Importance of Early High Dose Vitamin B in Diabetic Neuropathy

High dose combination of vitamin B such as B1, B6 and B12 plays an important role in preventing or slowing down the progression of diabetic neuropathy.

Vitamin B1 – Thiamine

Peripheral neuropathy is associated with impairment of thiamine metabolism. Thiamine, which is necessary for carbohydrate metabolism, is rapidly depleted in diabetics due to high demand by cells needing to manage the high glucose levels. Thiamine or Vitamin B1 deficiency mainly leads to nerve damage. This may cause extreme pain and may affect numerous processes in your body; including proper function of the muscular and neurological systems. In addition, Thiamine deficiency can manifest as a problem with your metabolism which can lead to impairment of your digestive system and decrease your processing of glucose. This can cause you to develop high blood sugar levels that are typical of uncontrolled diabetes and leading to to neuropathy. Researchers found that diabetics are thiamine deficient due to a failure in retaining the B vitamin in the body. As the body cannot produce thiamine, a continuous supply of high dose thiamine can be achieved by thiamine supplements.

Vitamin B6 – Pyridoxine

Deficiency of vitamin B6 or Pyridoxine, is common if you already have diabetic neuropathy. Vitamin B6 is a water soluble vitamin that aids the glucose transport system in the body. Without enough of this vitamin, your glucose remains high as your body struggles to process it into energy. Excess glucose levels can cause damage to your neurological system, leading to diabetic neuropathy. Vitamin B6 is necessary for proper conduction of nerve impulses. Vitamin B6 deficiency may be another cause of peripheral neuropathy in diabetics.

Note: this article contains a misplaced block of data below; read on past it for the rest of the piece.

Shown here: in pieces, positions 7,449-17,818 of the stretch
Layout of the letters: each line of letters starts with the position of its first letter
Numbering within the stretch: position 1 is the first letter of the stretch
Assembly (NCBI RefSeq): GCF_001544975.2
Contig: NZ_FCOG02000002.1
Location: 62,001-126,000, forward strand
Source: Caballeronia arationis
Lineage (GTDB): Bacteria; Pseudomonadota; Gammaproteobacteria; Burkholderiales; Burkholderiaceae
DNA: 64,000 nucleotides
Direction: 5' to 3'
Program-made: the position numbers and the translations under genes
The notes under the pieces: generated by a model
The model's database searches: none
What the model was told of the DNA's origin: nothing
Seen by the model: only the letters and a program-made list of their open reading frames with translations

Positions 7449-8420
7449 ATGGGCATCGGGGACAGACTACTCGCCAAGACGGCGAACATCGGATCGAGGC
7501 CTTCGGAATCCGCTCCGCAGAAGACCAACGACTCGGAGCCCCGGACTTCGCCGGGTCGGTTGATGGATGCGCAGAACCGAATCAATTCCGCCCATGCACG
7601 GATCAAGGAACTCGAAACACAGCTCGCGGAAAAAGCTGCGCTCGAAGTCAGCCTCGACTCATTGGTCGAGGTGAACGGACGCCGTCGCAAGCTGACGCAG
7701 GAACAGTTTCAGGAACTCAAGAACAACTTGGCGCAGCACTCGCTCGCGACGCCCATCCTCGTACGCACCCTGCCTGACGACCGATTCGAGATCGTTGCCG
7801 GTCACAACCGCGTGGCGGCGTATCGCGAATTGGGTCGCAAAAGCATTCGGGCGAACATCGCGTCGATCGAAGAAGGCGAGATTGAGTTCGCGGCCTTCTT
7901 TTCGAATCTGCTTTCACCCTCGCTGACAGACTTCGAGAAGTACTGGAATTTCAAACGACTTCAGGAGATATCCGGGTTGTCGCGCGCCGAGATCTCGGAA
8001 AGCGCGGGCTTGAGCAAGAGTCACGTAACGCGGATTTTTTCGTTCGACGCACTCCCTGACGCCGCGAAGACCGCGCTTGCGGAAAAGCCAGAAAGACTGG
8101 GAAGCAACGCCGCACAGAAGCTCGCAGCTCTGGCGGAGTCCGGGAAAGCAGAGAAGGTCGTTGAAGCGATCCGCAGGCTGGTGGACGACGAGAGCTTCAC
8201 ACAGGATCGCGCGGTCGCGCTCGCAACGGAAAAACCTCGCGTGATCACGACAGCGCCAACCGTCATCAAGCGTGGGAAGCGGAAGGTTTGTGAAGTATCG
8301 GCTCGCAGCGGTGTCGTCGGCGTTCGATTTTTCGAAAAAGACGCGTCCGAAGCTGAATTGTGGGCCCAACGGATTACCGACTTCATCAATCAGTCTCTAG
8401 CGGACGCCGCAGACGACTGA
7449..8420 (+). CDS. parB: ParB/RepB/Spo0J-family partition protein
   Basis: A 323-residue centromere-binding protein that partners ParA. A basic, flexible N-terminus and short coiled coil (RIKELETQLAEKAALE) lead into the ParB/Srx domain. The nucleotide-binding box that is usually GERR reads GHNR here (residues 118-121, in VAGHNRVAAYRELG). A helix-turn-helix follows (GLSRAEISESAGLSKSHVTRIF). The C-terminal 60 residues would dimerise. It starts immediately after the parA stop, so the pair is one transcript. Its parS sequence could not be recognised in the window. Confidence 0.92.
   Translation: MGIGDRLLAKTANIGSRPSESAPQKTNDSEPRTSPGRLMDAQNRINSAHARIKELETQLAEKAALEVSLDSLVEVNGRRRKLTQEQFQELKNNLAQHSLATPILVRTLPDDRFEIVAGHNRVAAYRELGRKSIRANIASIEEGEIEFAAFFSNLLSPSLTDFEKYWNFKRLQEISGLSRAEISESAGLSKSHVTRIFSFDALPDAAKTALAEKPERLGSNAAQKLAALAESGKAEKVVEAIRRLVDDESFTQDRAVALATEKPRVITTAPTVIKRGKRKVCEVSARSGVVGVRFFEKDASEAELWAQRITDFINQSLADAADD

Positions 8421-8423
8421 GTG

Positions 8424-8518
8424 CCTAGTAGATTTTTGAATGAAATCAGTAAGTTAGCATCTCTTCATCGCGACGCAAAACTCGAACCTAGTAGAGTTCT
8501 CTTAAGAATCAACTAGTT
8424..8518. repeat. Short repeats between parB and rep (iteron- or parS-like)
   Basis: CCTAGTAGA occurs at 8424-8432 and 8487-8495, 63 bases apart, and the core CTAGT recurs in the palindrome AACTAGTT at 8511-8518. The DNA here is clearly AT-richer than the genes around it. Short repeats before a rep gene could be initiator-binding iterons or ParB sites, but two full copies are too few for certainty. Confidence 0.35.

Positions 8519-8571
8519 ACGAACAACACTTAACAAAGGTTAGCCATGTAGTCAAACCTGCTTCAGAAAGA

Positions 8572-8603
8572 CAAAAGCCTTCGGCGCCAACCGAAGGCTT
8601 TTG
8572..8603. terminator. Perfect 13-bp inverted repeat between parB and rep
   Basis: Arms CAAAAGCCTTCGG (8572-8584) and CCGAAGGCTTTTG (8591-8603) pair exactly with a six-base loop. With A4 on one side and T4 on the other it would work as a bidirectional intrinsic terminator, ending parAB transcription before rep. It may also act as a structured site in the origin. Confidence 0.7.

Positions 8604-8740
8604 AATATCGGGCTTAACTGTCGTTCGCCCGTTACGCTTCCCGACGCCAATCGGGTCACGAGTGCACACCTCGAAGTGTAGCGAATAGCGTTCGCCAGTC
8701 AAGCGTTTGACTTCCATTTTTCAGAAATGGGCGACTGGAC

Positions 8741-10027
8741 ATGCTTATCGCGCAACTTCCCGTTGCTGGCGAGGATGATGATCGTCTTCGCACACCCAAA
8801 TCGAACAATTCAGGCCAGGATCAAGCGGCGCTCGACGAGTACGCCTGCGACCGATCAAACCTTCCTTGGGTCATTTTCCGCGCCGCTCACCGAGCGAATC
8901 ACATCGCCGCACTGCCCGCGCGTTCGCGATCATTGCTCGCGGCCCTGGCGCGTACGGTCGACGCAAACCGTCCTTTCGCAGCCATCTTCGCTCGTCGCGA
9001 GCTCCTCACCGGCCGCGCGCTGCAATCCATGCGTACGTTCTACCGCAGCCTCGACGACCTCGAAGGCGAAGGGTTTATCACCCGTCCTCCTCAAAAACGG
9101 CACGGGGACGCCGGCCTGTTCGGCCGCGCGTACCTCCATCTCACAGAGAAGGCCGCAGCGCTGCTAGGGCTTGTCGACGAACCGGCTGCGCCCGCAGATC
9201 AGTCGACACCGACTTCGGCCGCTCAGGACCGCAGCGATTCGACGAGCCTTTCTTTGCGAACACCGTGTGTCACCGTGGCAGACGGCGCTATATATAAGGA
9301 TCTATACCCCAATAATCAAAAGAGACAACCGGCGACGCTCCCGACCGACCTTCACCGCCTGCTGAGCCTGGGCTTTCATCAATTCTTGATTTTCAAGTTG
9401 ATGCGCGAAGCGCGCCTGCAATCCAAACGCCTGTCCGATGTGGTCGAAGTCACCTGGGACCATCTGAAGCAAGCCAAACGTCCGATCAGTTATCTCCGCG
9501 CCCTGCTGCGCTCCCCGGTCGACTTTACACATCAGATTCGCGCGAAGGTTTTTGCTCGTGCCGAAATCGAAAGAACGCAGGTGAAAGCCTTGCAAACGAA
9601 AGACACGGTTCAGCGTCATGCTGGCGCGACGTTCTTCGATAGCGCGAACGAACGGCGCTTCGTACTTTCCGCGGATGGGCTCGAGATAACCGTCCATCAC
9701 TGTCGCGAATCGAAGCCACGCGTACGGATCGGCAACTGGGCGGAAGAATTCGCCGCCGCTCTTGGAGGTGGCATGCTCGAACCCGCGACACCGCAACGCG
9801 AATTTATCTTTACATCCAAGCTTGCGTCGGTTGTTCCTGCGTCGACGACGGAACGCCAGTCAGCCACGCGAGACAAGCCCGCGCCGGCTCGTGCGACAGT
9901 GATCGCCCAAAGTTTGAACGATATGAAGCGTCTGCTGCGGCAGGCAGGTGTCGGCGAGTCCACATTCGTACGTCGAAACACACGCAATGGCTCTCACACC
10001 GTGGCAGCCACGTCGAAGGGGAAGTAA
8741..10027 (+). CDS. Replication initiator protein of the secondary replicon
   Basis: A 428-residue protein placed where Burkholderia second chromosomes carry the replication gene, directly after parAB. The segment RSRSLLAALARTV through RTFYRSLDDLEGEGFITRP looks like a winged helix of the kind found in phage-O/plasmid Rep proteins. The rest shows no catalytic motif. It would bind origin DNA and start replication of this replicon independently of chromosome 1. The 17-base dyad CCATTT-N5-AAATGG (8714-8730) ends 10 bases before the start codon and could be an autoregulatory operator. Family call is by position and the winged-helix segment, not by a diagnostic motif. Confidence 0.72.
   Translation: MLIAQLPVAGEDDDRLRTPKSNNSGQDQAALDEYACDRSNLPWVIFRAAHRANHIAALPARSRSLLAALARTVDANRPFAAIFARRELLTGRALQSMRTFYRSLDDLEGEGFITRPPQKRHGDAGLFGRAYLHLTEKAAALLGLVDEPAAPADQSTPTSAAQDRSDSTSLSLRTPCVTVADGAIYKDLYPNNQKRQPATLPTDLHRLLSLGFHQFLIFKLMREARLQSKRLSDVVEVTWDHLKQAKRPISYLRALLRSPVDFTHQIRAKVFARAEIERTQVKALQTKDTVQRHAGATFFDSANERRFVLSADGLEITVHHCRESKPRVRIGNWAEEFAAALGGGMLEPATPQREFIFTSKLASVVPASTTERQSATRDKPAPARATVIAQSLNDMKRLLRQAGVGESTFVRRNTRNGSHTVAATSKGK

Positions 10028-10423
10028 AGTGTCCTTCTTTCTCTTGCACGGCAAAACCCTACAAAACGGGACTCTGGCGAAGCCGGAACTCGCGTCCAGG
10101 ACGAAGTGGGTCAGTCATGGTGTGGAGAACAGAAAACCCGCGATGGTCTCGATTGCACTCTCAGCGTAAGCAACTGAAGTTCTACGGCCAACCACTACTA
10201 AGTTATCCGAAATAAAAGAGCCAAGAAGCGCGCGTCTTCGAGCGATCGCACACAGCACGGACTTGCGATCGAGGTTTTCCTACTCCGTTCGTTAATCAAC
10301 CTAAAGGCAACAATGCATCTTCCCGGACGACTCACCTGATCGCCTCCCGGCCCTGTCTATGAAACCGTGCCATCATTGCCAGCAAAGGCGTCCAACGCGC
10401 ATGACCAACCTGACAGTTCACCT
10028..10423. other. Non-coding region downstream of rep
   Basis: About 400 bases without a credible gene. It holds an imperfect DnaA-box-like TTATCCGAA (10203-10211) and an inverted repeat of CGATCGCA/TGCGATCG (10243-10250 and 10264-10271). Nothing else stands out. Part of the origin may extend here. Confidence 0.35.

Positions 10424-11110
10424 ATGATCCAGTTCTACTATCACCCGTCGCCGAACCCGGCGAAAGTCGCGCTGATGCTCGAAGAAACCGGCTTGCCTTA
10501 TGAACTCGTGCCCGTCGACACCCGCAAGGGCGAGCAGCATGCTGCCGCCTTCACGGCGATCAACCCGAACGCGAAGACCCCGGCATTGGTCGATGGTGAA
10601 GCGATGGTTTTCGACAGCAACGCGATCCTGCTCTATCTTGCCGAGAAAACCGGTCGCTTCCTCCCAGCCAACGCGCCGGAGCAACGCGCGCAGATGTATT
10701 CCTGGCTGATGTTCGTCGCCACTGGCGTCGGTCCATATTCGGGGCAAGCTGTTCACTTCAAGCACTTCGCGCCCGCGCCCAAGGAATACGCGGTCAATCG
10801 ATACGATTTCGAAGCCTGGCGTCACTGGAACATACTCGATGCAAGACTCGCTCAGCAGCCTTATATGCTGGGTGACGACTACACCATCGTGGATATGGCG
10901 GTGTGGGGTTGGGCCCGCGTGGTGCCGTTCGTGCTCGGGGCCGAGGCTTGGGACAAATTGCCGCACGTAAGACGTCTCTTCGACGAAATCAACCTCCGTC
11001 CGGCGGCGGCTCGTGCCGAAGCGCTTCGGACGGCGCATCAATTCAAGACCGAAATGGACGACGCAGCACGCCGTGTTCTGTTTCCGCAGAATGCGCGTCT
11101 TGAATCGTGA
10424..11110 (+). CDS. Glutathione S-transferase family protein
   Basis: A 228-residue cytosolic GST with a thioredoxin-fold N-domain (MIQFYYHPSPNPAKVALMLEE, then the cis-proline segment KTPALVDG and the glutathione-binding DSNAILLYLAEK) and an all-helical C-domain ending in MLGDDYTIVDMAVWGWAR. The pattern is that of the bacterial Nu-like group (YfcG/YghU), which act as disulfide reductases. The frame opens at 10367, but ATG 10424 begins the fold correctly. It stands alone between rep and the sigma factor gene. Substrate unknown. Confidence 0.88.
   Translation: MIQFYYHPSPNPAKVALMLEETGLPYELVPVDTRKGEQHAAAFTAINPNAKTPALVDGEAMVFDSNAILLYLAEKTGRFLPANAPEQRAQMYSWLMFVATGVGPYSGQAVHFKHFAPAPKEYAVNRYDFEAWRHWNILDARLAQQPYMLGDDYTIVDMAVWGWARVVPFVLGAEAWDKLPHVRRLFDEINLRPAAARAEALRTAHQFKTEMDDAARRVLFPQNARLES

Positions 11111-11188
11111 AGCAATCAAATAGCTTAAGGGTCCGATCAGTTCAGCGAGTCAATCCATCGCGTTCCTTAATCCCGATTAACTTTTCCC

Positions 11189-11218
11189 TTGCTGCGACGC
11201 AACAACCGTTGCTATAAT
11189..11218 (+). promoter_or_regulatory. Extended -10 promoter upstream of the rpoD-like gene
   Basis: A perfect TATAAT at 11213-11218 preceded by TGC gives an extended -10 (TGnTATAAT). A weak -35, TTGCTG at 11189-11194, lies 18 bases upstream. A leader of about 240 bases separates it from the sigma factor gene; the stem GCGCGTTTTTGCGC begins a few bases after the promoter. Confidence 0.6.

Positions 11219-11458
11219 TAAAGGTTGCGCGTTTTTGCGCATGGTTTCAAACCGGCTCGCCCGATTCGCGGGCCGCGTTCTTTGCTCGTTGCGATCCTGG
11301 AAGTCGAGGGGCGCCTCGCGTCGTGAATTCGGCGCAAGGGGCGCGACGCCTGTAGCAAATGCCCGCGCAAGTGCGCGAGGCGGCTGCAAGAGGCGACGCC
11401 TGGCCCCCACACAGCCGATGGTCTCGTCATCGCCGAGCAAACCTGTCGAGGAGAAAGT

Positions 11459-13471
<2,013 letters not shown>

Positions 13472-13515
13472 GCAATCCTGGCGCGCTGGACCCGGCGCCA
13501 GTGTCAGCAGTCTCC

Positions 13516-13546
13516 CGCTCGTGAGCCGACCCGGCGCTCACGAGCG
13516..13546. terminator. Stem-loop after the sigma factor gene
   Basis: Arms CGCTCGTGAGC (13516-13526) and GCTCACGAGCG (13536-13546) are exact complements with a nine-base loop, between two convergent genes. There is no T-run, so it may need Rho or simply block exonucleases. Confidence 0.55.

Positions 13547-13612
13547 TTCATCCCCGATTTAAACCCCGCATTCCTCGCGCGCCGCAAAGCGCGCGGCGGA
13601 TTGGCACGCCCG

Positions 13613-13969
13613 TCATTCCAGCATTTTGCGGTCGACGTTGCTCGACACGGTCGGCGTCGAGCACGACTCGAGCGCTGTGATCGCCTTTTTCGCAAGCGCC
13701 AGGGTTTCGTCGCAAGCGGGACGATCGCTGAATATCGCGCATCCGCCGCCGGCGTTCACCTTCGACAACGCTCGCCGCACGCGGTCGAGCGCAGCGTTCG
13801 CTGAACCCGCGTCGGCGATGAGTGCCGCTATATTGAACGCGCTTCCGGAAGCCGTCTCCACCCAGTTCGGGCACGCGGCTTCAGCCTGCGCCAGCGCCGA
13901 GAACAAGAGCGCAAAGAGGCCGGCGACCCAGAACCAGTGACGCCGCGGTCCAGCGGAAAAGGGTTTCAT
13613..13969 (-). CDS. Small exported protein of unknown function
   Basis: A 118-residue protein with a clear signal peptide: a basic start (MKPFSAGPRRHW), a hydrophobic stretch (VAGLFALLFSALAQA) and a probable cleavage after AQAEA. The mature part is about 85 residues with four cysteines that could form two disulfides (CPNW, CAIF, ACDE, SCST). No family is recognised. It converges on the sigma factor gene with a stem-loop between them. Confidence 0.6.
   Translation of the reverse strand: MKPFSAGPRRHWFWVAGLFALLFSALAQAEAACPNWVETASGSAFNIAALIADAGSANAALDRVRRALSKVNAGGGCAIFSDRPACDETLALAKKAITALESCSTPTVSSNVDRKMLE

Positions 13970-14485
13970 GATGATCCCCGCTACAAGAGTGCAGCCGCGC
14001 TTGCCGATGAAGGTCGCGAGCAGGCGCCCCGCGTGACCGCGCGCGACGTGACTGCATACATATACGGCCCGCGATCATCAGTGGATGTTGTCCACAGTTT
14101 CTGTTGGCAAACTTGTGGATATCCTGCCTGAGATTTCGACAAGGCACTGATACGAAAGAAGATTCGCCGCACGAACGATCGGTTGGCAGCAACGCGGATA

Vitamin B12 – Cobalamin

Vitamin B12 is extremely important to overall nerve health. Diabetics are often deficient in this vitamin, which causes the classic numbness and tingling of peripheral neuropathy in the feet and hands. When vitamin B12 deficiency occurs chronically, the protective layer (myelin sheath) that surrounds and protects your nerves becomes prone to damage, which then manifests itself as neuropathy. Deficiencies of vitamin B12 are typically treated with high dose of vitamin B12. Vitamin B12, a water soluble vitamin, is also necessary for red blood cell formation and DNA synthesis. Animal based foods such as meat products are good sources of vitamin B12; however, you may not be able to absorb enough to prevent a deficiency due to certain conditions. Thus, you may require vitamin B12 supplements from your healthcare professionals.

 

Reference:

  1. National Institute of Diabetes and Digestives and Kidney Diseases. Diabetic Neuropathies: The Nerve Damage of Diabetes. February 2009, pp. 1-12.
  2. Tong, H I. Influence of Neurotropic Vitamins on the Nerve Conduction Velocity in Diabetic Neuropathy. Annals Academy of Medicines. January 1980, Vol. 9, 1.
  3. Louis V. Gerstner, Jr. Graduate School of Biomedical Sciences. Cancer Information. Memorial Sloan-Kettering Cancer Centre. [Online] Sloan-Kettering Institute, 2011. [Cited: September 7, 2011.] http://www.mskcc.org/mskcc/html/69411.cfm.
  4. V., Bor, et al., et al. Plasma Vitamin B6 Vitamers Before and After Oral Vitamin B6 Treatment: A Randomized Placebo-controlled Study. Clinical Chemistry. 2003, Vol. 49, 1, pp. 155–161.
  5. N, Rabanni, et al., et al. High-dose Thiamine Therapy for Patients with Type 2. Diabetologia. 2009, Vol. 52, pp. 208–212.
  6. Center for Peripheral Neuropathy. Types of Peripheral Neuropathy – Systemic / Metabolic. Learn About Peripheral Neuropathy. [Online] 4 16, 2010. [Cited: 4 26, 2011.] http://peripheralneuropathycenter.uchicago.edu/ learnaboutpn/typesofpn/systemic/nutrition.shtml.
  7. Mayo Clinic. Thiamine (Vitamin B1). Mayo Clinic. [Online] Mayo Foundation for Medical Education and Research, 2011. [Cited: 10 14, 2011.] http://www.mayoclinic.com/health/vitamin-b1/NS_patient-thiamin.

 

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